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Justin Bieber ‘Justice’ Album Review

Justin Bieber’s sixth studio album, Justice, explores a new pop landscape. The highly anticipated album was released on March 19th and it did not disappoint. After spending the past year in the studio perfecting his album, Bieber made sure that Justice had “something for everyone” to listen to. The album includes 16 songs, with 3 exclusive tracks “Redeye,” “Angels Speak,” and “Hailey” sold separately as CDs at Target and Walmart. A week after the release, the popstar released the deluxe version, Justice (Triple Chucks Deluxe), adding 6 more singles—featuring artists Lil Uzi Vert, Jaden Smith, Dababy, Quavo, and Tori Kelly—to the already impressive roster on the standard album. 

If you didn’t have Bieber Fever before, you’ll probably have a bad case of it after listening to the album—or at least a decent case. The album is truly a stylistic piece. From the variety of genres within the songs to the organization of the tracklist, it’s clear that Bieber took the time to carefully curate this album. The first half of the album consists of romantic love ballads, deep heartfelt songs, and relaxed beats. The second half sounds almost like an entirely different album, switching over to stylistic pop jams, upbeat dance hits with an 80s feel, and even swanky R&B and hip-hop songs. This album is different from anything Bieber has released in the past—showcasing his growth in terms of the sound of his music, and the purpose behind it. Upon the release of the album, he stated that the objective of the Justice era was to “provide comfort to the listener” and to “provide another outlet of connectivity” as many people have been feeling isolated.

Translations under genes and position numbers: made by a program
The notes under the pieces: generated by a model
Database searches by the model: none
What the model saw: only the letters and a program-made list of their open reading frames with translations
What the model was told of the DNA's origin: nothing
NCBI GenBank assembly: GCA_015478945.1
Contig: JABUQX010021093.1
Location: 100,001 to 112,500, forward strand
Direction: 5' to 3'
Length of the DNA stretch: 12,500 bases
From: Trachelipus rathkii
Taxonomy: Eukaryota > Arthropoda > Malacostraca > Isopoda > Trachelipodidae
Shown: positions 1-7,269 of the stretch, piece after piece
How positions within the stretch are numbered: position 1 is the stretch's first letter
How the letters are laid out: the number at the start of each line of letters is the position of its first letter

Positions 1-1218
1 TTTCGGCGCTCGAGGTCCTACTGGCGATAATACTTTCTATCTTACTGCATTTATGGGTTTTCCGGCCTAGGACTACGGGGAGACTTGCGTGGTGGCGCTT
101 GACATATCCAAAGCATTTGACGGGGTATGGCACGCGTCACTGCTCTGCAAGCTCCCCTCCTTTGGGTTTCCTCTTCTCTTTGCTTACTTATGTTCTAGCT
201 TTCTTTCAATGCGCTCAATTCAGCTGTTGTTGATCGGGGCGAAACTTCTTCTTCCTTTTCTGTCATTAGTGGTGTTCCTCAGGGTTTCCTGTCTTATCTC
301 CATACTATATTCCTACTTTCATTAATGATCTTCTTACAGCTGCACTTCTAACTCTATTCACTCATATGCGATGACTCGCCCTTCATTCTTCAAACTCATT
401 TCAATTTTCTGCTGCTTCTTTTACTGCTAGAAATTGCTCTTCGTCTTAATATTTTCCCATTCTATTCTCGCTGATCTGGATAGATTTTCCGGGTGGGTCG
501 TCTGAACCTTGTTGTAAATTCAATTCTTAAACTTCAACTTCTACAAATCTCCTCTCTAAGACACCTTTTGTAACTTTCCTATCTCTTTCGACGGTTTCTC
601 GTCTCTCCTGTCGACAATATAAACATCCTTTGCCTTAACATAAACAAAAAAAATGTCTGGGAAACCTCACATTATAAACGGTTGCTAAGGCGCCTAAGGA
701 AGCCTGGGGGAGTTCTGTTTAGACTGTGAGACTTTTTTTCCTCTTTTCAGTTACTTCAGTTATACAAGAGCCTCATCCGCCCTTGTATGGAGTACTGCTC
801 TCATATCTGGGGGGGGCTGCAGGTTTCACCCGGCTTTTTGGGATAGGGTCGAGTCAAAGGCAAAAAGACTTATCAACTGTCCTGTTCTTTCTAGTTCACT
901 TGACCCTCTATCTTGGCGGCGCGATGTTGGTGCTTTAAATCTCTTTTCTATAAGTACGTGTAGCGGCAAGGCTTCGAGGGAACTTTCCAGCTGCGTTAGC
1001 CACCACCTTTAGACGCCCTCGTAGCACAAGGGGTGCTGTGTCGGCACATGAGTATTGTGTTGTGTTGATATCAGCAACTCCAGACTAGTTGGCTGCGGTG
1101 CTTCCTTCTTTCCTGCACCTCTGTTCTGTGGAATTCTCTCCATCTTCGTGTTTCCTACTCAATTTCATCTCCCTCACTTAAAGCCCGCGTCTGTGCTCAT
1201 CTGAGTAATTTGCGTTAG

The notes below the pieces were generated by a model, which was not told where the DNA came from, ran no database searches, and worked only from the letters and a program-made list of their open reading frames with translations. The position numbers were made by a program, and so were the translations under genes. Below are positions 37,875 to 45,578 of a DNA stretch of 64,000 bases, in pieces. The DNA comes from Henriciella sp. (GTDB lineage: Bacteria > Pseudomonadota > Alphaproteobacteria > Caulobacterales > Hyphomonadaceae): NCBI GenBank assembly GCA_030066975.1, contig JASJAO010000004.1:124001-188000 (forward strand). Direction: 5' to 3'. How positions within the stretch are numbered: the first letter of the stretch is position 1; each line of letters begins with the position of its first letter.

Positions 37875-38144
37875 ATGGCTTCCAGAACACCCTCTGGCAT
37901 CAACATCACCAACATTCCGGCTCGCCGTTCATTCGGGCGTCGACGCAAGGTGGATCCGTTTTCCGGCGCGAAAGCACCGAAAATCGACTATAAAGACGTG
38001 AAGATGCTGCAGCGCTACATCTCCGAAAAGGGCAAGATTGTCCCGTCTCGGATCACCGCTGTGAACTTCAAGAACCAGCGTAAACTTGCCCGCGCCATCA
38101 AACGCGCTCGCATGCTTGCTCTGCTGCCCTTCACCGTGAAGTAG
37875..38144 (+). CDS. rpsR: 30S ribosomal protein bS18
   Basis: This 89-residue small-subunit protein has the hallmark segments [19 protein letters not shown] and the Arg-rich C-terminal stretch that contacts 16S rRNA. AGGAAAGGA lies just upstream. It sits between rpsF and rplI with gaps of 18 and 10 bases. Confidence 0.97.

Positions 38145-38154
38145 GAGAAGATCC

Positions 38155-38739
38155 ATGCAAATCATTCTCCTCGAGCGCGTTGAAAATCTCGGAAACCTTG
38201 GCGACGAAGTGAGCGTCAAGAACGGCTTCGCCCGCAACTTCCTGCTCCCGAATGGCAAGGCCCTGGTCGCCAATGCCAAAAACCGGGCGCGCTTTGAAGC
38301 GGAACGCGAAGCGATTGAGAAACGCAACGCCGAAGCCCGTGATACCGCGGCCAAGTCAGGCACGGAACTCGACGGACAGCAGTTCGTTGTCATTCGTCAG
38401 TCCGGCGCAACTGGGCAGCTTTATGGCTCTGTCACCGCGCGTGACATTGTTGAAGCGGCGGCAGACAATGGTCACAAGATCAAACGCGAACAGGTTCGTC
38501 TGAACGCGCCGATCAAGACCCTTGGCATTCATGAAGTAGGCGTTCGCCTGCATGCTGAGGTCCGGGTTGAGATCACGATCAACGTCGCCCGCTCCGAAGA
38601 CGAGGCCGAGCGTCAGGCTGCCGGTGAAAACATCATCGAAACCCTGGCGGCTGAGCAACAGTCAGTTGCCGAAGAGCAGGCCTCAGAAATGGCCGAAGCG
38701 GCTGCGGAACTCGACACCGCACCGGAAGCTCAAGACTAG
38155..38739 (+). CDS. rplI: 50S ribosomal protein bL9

While Bieber is an impeccable solo artist, he has always been one to collaborate and share his platform with other artists—hence why there are so many featured artists on this album. Artists like Chance The Rapper and Khalid are more distinguished, while other artists like The Kid Laroi, Giveon, and Dominic Fike are on the rise. The most striking voice on the album is not the voice of a musician, but that of Martin Luther King Jr. Yes you heard it right, Martin Luther King Jr., the leader of the American civil rights movement. Bieber went to the MLK estate to get clearance for the use of King’s audio recordings on his album. We get to hear MLK’s voice not once, but twice, on the album. A clip from King’s 1963 “Letter From a Birmingham Jail” was used in the opening track “2 Much” while a clip from King’s 1967 sermon at the Ebenezer Baptist Church was used midway through the album in the “MLK Interlude.” Bernice King, the daughter of Martin Luther King Jr., even thanked Bieber in a tweet for supporting and honoring her father’s work.

The most notable aspect of this album is the wide range of genres that it took inspiration from. Between Pop, contemporary R&B, Dance/EDM, Pop Rock, and Afropop, there are plenty of styles for listeners to enjoy (it might even take two or three listens to truly soak it all in). While the thought of having a variety of song styles on one album may seem chaotic, it works in Bieber’s favor. Each new song is like a surprise, yet the album never loses focus. On the same topic of ranges, Bieber’s strong vocals are important to take note of. From the heaviness of his chest voice to the softness of his riffs and falsettos, this album showcases an impressive expansion out of his normal vocal range. 

This new musical chapter truly documents the creative growth of Bieber as an artist. And if Bieber is anything, he is a versatile artist; Justice is here to prove that.


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